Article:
Republican candidate for the U.S. Senate Van Hilleary called for the repeal of Davis-Bacon Act - a move that he said could save taxpayers an estimated $2 billion dollars annually. Mr. Hilleary pledged to fight for the permanent repeal of the Davis-Bacon Act if elected to the U.S. Senate.
"The prevailing wage set by the Davis Bacon Act is much higher than market based wages, it drives up the cost of federal government projects for all taxpayers and it should be repealed," he said.
Davis-Bacon requires that contractors working on federally funded construction projects pay workers a "prevailing wage," that is proven to be much higher than market-based wages and leads to higher costs for federal projects, he said. According to the CATO Institute a repeal of Davis Bacon could save taxpayers over $2 billion per year.
When Davis-Bacon was enacted during the Great Depression, lawmakers recognized that the cost inflation imposed by the Act was extremely costly and counterproductive to economic growth, so they allowed for the President to suspend the law during national emergencies, he said. In the wake of Hurricane Katrina President Bush has suspended the Act's application to federally funded construction projects in the devastated Gulf Coast.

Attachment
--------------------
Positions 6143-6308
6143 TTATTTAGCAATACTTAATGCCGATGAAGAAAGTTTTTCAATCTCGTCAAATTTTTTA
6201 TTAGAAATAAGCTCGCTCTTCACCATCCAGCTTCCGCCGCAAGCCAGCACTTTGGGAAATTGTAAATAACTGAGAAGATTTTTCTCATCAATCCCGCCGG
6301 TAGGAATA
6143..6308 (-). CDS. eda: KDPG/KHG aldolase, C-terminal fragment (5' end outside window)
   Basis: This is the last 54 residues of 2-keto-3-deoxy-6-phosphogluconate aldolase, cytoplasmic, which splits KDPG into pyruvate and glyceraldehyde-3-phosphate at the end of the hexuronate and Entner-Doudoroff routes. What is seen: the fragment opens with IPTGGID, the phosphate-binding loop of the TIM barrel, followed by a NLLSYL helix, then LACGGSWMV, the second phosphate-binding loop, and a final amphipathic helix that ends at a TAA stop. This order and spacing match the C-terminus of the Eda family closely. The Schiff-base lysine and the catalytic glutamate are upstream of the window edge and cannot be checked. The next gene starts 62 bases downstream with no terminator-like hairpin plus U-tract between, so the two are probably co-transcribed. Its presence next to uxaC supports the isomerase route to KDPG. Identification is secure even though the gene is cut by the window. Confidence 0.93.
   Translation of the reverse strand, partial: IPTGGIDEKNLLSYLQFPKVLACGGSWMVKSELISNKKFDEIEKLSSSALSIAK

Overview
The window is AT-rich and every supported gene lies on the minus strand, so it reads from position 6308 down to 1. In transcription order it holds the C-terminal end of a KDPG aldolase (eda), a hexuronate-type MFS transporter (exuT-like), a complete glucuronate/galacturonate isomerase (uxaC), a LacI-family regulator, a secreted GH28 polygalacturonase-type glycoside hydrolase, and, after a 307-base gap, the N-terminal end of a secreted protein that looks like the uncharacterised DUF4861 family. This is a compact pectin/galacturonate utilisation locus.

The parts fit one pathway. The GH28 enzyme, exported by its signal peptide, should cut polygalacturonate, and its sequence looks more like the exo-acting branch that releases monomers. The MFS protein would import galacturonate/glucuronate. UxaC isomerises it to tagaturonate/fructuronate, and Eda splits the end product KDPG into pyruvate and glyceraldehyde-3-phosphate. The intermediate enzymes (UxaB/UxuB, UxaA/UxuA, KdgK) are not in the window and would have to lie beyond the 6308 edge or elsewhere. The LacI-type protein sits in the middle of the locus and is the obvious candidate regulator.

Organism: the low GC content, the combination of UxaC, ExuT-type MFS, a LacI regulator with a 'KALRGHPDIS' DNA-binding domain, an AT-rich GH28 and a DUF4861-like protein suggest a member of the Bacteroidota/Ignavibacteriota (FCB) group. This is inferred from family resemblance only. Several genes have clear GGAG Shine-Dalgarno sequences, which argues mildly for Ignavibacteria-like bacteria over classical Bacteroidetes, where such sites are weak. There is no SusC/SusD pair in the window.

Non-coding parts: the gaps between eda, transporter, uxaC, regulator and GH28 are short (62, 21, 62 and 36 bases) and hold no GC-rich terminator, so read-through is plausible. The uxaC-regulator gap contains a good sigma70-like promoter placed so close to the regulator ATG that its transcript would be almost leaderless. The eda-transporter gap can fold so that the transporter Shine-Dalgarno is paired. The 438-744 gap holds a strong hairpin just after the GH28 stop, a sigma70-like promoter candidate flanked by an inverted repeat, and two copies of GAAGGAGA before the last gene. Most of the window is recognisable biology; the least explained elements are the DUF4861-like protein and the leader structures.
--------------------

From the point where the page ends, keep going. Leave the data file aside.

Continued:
Mr. Hilleary said he believes that the Act is a burden to economic development and to taxpayers. He has pledged to fight for its permanent repeal in the U.S. Senate. "The cost inflation created by Davis-Bacon isn't just economically counterproductive during times of tragedy it is always counterproductive. We should repeal the Act once and for all," said Mr. Hilleary.
"President Bush was right to suspend the Davis-Bacon Act. Any policy that strangles growth is bad policy for working folks. I will stand up to the politically powerful, liberal labor union lobbyist who are promoting polices that are not in the interests of working families by continuing to protect the anti-growth Davis-Bacon Act. As Tennessee's next U.S. Senator I will work to repeal the Act," concluded Mr. Hilleary.